We were glad to leave. A pleasant, and unexpected, interlude was a technical halt in Quito in Ecuador. The airline lodged us for free in a very nice hotel, a good days sightseeing was had and many photos taken with my newly acquired duty free Canon SLR. It was a bit on the heavy side, but thirty years later its virtually non-electronic mechanism is still going strong. The technical quality of my photos certainly made a noticeable improvement.

Subject matter certainly didn’t lack, South America was a continual series of images, I was still young enough not to feel too much the suffering behind the images. I was vaguely idealistic, and capable of spouting the standard series of platitudes, but it didn’t really mark me that much, my role of an observer remained acceptably comfortable.


Steve and I spent several days here waiting for the others and playing the tourist. The city, at this time of year, is perpetually shrouded in mist. A fine rain fights with the temperature continually. The result is not unpleasant, but digging a ditch might be trying. The Spanish Colonial architecture gave me scope to use up a few more feet of film, and then, now that the others had joined us, we were off by bus together towards Bolivia. Driving across the Altiplano the moonlight was so bright that the driver could turn off his headlights. It was cold too, and at a stop a friendly local introduced us to their standard recipe, a glass of pisco, to be knocked back like vodka, with much the same effect.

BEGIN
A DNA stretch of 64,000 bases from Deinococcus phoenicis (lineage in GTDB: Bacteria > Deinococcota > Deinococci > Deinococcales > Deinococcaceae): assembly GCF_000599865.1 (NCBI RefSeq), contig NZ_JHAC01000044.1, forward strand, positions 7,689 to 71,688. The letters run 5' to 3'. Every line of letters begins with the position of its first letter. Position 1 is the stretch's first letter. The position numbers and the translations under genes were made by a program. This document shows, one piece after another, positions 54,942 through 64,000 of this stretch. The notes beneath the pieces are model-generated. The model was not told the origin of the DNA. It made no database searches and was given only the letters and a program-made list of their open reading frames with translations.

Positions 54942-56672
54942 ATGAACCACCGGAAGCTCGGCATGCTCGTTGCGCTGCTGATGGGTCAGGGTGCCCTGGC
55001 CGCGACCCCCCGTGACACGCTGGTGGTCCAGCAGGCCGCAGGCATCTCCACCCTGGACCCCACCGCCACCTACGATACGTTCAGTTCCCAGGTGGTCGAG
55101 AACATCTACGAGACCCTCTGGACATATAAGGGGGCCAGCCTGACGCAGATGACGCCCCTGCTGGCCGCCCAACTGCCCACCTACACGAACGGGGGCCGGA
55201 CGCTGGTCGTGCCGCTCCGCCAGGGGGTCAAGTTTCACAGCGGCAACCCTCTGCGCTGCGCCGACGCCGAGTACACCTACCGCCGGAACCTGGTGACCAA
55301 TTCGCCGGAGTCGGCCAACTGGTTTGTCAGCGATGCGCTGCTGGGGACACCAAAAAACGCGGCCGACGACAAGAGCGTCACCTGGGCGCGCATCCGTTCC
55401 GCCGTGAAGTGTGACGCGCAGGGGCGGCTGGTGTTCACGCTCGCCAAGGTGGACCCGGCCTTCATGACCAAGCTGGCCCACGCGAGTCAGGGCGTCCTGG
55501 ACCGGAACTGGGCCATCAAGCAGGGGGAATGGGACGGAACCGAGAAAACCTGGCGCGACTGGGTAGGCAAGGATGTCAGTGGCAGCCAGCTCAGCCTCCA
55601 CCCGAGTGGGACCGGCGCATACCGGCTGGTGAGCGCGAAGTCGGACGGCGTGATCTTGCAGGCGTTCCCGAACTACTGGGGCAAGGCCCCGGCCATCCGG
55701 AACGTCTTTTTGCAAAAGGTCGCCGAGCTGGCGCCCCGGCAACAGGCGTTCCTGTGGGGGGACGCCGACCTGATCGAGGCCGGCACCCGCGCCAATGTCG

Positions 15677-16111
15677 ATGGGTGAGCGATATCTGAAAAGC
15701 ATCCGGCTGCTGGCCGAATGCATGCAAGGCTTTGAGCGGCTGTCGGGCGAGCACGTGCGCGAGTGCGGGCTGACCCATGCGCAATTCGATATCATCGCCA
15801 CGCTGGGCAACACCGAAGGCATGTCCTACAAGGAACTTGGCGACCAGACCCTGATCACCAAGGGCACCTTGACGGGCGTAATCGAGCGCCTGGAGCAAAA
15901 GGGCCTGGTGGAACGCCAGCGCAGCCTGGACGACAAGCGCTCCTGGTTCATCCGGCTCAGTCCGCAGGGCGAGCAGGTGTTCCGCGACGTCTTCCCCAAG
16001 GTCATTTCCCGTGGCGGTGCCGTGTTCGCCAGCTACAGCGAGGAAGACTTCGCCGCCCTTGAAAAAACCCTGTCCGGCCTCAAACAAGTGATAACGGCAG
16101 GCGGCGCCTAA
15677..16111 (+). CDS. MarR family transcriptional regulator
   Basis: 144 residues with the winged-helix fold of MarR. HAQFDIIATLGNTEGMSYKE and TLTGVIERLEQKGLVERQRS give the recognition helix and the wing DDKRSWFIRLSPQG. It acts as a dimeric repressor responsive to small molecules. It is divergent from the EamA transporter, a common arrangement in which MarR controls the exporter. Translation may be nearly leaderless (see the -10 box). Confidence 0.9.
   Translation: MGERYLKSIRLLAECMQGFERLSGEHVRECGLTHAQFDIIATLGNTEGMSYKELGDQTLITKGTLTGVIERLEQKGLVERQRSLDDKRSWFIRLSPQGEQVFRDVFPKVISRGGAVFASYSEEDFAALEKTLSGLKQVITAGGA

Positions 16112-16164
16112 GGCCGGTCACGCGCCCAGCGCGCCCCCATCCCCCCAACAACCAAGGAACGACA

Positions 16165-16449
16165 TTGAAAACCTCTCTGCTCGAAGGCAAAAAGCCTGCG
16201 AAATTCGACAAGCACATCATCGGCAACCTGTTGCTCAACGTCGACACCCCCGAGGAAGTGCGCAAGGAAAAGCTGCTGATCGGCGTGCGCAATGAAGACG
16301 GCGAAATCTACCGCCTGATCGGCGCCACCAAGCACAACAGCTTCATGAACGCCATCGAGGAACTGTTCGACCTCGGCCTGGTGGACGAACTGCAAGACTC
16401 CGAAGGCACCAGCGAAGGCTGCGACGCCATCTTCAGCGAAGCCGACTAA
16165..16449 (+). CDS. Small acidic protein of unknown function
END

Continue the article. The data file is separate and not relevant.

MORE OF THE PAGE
We arrived in Puno early in the morning. The air was amazingly clear, and the town strangely quiet. We later discovered why: a few days before a demonstration by peasants had been put down by the Peruvian army, leaving many indians dead. As tourists, we were unaware of this and headed down to the lakeside to take the steamer to Bolivia. The T.S.S. Ollanta, made in Hull by Earle's Co. Ltd., sailed across to the Pacific coast, then transported by train for assembly by the lake, was like taking a step back for a century. In the dining room, the tables were covered with immaculate, well ironed, white linen, the cutlery was the heavy old fashion sort and there was even Worcester sauce on each table,  splendid! Neville was most impressed.